Small-stock farmers can suffer huge losses from parasites

23 June 2021 | Agriculture

STAFF REPORTER

WINDHOEK

Small stock production in Namibia faces significant health challenges, mostly associated with parasite infestations, which can result in huge economic losses for farmers.

The parasites are either internal or external and their prevalence is seasonal or depends on prevailing environmental conditions.

For example, internal parasites include tapeworms, roundworms and flukes, whereas external parasites are ticks, lice, fleas, mites and flies.

Agribank’s technical advisor for advisory services, Erastus Ngaruka, says the prevalence of these parasites is seasonal, where some prevail in winter and some prefer the summer months for their survival.

“In addition, parasites are host-specific; their survival or completion of their life cycle is dependent on the host availability.”

Other predisposing factors to parasite infestation are related to poor management of the kraal environment and the absence of or an inappropriate parasite control programme.

Ngaruka adds that parasite infestation results in huge production and economic losses for small-stock farmers in the country.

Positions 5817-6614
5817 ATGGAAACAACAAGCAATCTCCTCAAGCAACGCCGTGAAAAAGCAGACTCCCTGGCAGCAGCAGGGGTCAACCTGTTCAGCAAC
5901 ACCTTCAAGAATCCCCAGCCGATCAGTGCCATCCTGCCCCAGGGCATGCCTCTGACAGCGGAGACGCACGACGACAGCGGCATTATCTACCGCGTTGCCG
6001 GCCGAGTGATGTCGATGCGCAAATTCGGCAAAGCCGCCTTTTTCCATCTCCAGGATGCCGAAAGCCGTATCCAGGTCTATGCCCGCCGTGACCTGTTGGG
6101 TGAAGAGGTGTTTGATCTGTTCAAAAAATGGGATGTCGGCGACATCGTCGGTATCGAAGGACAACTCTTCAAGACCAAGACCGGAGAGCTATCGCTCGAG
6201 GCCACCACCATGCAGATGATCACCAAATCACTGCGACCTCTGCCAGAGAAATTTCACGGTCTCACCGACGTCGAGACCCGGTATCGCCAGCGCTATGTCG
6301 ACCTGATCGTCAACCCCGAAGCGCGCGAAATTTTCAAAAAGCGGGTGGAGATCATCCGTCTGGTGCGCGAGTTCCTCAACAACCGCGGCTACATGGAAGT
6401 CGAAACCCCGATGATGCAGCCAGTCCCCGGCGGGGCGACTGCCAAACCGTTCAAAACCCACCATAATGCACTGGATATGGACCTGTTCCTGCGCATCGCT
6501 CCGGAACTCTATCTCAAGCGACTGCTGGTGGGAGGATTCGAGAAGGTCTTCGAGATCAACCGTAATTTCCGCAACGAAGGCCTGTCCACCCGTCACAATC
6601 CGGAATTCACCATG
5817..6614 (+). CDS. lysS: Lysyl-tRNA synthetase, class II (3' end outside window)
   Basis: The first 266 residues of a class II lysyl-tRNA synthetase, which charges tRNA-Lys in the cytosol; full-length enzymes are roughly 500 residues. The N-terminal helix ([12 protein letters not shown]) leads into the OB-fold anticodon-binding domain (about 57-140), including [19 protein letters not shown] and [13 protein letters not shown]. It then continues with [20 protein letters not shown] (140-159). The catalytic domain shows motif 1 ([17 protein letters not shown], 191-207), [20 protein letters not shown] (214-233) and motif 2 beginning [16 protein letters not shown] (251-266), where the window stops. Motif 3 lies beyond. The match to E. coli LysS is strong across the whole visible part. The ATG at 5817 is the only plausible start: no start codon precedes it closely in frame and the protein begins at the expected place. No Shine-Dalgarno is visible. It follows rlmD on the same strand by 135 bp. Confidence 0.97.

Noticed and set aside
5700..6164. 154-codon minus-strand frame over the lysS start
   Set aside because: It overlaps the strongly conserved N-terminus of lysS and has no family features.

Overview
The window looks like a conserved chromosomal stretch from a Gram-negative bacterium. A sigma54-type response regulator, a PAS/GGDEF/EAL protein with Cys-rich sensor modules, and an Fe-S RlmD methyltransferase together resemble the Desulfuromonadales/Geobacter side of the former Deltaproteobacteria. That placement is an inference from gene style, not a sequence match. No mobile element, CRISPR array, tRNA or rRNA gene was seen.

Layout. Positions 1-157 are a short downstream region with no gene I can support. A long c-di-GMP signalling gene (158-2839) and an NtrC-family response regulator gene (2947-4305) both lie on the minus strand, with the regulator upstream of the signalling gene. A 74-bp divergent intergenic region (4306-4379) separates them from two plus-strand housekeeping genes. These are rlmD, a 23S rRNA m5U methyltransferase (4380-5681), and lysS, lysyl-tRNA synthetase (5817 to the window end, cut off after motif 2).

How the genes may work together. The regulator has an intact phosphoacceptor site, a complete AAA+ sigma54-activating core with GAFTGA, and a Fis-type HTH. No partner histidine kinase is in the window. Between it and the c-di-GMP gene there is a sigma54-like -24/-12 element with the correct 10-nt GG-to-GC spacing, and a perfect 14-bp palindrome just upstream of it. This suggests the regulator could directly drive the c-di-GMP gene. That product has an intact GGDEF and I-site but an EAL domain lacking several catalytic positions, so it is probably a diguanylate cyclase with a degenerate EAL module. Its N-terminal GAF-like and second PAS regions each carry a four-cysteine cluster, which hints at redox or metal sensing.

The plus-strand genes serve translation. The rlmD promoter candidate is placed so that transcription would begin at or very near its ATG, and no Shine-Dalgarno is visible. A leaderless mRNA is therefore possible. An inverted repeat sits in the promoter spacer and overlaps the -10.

“Moreover, the control measures are cumbersome to some farmers, who may not understand or have limited knowledge of the types of parasites, life cycles, seasonality, symptoms, and remedial actions to follow.”

He says parasite infestation can be detected by marked symptoms or changes in the animal’s condition and behaviour, and through closer inspection of their presence on the body. Some of the parasite activities on an animal include blood sucking, feasting on skin, hair, and pre-digested feed in the rumen.

The most common symptoms include anaemia, diarrhoea, bottle jaw, runny nose, hair loss, and emaciation.

Year-round vigilance

According to him, the two distinct seasons for Namibian farmers to focus on livestock management programmes are winter and summer, and both present varying challenges when it comes to parasite control.

“With many parts of the country having received a lot of rain in the summer months, parasite infestations were a major concern, especially ticks, flies, mosquitoes, and flukes.”

The winter season is mainly characterised by the prevalence of mites, lice, fleas, and tapeworms, but still burdened with summer parasites, mainly the liver fluke.

Other internal parasites to look out for are lungworm and nasal worm, both causing distress in the respiratory system.

Cleanliness

Ngaruka said that the first and cheapest line of defence against parasites and diseases in small stock is to maintain a clean kraal environment.

“Farmers need to regularly observe their animals’ condition and behaviour.”

One of the approaches that any farmer should follow is to carry out basic post-mortem examinations on an animal that is slaughtered at the farm for home consumption Lastly, always consult local veterinarians, experienced farmers, or livestock experts for advice.

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